Planning inspector refuses permission for 21 hectares of glasshouses: Economic growth does not trump environmental harm under NPPF
Planning permission has been refused with partial costs for the erection of four industrial sized glasshouses in the Manhood Pensinsula, West Sussex following an inquiry in which Mary Cook acted for the Almodington Association, a third-party objector, and Tom Cosgrove acted for Chichester District Council.
The proposed glasshouses were for the growing of lettuces (and potentially other crops) which would have covered an area of 21 hectares. The application included a landscaping scheme, wetland habitat creation, irrigation reservoirs and a highway scheme to provide access to the site.
This decision on an application for a major horticultural development in the countryside is highly significant in the context of the NPPF.
The developer relied heavily on the emphasis on growth in the NPPF. While the inspector noted the importance of business growth generally, she was not satisfied that the proposed development would bring about the sustainable economic growth that would be required to outweigh the proposed development’s conflict with the development plan, its impact on the countryside and its impact on highway safety.
Development plan policy
The inspector determined that the proposed development would be contrary to the development plan and particularly to relevant Local Plan policies dealing with glasshouse development due to its harmful impact on the character and appearance of the area. The glasshouses would have required large scale tree planting to screen the glasshouses from view in an area of otherwise open countryside which would appear as an incongruous feature in the landscape and restrict long distance views.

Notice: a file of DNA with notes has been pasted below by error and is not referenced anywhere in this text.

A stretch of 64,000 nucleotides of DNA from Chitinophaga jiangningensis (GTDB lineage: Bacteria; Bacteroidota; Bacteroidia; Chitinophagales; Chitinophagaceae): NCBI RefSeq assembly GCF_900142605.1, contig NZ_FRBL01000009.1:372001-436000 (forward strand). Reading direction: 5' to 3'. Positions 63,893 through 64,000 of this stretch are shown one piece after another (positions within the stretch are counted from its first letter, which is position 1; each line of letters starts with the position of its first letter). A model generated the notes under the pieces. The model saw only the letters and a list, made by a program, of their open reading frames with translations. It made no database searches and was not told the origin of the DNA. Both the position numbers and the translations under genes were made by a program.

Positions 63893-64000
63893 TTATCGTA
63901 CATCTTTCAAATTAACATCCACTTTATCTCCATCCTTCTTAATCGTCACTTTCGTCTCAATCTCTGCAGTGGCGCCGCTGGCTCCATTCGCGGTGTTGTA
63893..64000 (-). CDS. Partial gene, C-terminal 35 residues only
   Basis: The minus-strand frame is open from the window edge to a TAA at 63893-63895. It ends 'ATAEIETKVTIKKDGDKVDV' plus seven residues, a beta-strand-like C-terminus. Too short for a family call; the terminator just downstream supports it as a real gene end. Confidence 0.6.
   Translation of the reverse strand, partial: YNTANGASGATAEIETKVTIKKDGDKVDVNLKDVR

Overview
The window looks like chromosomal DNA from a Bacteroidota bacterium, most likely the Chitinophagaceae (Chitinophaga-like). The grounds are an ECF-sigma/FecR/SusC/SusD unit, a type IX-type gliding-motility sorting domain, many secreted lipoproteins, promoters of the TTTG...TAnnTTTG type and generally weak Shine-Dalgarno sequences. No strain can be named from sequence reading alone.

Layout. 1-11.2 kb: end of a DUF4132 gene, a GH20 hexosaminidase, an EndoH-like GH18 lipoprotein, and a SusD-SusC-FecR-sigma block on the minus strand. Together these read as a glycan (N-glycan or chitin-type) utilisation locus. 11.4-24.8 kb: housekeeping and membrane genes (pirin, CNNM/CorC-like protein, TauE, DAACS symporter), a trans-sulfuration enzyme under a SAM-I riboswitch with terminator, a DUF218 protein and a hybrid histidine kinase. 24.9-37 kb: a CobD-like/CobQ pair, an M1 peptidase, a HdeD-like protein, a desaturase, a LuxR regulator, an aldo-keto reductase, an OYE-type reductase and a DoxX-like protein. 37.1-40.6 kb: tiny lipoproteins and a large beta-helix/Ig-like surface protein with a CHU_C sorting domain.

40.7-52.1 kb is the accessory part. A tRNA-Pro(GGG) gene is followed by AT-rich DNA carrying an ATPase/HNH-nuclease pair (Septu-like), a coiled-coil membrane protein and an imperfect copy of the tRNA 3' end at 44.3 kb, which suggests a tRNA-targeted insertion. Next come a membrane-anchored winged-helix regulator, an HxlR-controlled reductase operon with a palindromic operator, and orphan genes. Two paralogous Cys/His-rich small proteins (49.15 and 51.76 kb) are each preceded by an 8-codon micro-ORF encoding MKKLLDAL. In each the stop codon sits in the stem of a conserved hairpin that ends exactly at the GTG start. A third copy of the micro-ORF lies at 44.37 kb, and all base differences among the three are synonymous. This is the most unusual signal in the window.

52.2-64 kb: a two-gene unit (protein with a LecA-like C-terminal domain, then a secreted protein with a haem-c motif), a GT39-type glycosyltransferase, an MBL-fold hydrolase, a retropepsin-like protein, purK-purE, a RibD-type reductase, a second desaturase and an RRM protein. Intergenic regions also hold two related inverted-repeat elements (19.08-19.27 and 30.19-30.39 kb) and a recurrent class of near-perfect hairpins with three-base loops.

The inspector also determined that the highway safety measures outlined below in conjunction with the increased numbers of large HGVs would detract from the overall tranquillity of the area.
The inspector was not satisfied that the proposed development would not adversely affect highway safety, in light of the increased numbers of large HGVs that would need to access the site down a narrow stretch of rural lane.
The developer had submitted a series of schemes of road widening works in an attempt to overcome the highway safety issues. Indeed the developer submitted a third road widening scheme the day before the inquiry was due to close once all the evidence had been heard. Having granted the Council and third parties an adjournment to analyse the amended scheme, the inspector was ultimately not satisfied that the scheme was sufficient to mitigate the highways safety impacts of the development.
A partial award of costs was made to cover the assessment of the new widening scheme submitted so late in the inquiry process.
The inspector recognised the importance of the horticultural sector to development to the regional and national economy in the context of the NPPF’s commitment to securing economic growth in order to create jobs and prosperity.
However, she was not satisfied that the proposed development would bring about sustainable growth. In particular, the inspector was concerned by the fact that the developer was not proposing to build out all four phases of the proposed development to meet current needs but would only do so if and when the need arose. The inspector also found that the developer’s evidence in relation to job creation overestimated the number of jobs that would be created as a direct result of the proposed development.
Mary Cook acted for the Almodington Association, instructed by Mike Washbourne of Washbourne Field Planning.
Tom Cosgrove acted for Chichester District Council, instructed by Nicola Golding, principal solicitor for Chichester District Council.